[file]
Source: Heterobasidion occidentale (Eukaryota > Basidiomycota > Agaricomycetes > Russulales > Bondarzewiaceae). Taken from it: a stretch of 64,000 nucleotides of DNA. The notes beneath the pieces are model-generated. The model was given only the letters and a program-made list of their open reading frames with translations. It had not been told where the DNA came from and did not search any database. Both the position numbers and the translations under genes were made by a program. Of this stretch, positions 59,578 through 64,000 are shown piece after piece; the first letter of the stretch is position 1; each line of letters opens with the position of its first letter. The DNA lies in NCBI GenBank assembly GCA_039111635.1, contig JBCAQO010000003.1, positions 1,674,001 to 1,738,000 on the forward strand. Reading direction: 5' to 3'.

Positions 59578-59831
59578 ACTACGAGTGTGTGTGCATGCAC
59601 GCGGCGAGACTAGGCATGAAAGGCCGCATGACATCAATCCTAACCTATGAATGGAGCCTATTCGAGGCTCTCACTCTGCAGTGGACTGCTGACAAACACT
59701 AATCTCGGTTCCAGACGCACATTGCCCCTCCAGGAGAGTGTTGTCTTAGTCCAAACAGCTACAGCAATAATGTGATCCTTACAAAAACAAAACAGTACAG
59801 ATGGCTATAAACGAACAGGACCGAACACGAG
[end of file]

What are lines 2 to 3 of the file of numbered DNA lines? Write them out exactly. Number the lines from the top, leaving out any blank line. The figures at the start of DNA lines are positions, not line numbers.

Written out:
Positions 59578-59831
59578 ACTACGAGTGTGTGTGCATGCAC